Working now as a cycling coach I quite often deal with clients who are going through the rigmaroles of coming back from injury, sickness or some kind of life setback. With the experience of having been through this process many times I feel I have learnt some good strategies to share about how to best deal with the ‘comeback’.
We set off just before
the first glimpses of sunlight at 3.30am from the northern fishing
village of Stanley. Spirits and motivation were high in these
initial hours of the ride, as the sun rose winds were very light and
we were making good progress. As with many journey’s the motivation
is at it’s peak in the initial phases. Capitalising on the strong
motivation and good conditions we covered good ground in the first 3
hours covering over 110km. However at the first big mountain climb
of the day we lost our first 2 victims to the challenges of the ride
who hopped in the support vehicle we had organised due to sickness
and fatigue. Leaving just 4 of us to share the work for the
remaining 390km. As the mountains became steeper and longer at the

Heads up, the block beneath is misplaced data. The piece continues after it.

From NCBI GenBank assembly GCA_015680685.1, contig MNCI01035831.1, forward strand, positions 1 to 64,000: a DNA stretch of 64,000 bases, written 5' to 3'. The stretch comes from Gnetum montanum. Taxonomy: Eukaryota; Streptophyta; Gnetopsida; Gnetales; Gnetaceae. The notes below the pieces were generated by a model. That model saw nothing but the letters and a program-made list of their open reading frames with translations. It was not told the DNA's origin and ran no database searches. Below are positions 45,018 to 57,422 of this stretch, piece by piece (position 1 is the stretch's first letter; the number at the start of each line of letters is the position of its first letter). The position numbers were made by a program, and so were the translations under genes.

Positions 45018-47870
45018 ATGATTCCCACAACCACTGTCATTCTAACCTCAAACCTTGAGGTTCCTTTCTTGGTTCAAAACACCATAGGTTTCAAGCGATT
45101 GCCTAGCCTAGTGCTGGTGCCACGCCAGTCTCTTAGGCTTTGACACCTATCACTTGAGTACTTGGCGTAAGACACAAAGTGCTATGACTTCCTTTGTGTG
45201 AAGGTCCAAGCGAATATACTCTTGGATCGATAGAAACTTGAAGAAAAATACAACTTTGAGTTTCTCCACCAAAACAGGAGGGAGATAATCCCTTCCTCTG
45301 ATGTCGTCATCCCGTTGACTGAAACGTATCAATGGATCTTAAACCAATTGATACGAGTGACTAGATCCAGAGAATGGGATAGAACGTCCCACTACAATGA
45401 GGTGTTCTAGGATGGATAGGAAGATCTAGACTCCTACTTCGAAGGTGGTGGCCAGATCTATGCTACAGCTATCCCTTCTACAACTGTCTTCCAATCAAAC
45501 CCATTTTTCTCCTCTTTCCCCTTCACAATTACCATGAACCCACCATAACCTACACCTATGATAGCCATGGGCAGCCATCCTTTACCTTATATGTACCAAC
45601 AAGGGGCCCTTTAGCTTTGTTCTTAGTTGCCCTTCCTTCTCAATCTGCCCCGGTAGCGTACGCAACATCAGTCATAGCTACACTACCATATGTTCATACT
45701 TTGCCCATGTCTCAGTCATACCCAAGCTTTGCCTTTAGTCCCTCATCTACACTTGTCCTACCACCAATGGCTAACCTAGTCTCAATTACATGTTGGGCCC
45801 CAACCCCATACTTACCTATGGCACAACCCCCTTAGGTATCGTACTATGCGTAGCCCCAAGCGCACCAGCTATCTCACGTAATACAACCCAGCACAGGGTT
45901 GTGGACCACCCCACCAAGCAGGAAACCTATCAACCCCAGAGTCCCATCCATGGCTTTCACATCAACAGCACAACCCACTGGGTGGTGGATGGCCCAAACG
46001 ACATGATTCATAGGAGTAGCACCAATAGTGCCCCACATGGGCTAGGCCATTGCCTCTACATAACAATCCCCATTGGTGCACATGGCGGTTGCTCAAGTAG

150km mark, my legs started succumbing to the difficulty of this
ride. Turning the pedals was becoming more and more of a struggle as
each kilometre ticked over. But perhaps the most difficult thing at
this part of the ride was knowing that there was still 300+km
remaining. My longest ride up until this day was just over 310km
which I remember as being extremely difficult and writing me off
physically for weeks. The mental knowledge of what lay ahead seemed
monumental and insurmountable.
Diabetes I believe has taught me a lot about dealing with setbacks and vice versa, cycling has taught me a lot about dealing with diabetes. When in the midst of a run of erratic BSL days or in the hours after a serious hypo all the signs we get from our body are negative. The feeling is one of unshakeable fatigue, stress, pain and sometimes shame. For some people with diabetes these feelings can last for weeks, months and even years as the struggle to manage T1 diabetes drags on. In Diabetes as in life itself- Bad things happen! It is part of life for everyone. Looking back at the injuries and the many bad days of diabetes management I have gone through one trait has been common in dealing with all of these PATIENCE. Wether it is a broken bone or sky high blood sugar, things WILL get better. We can bounce back!
The times I have spent in hospital has always been a sobering experience and has
reiterated the importance of patience. When a patient in hospital you are very rarely the most worse off person in there. There is almost always someone in there with far greater challenges to deal with than you. The perspective this can grant when noticed goes a long way to enabling that patience and empowering one’s own recovery journey.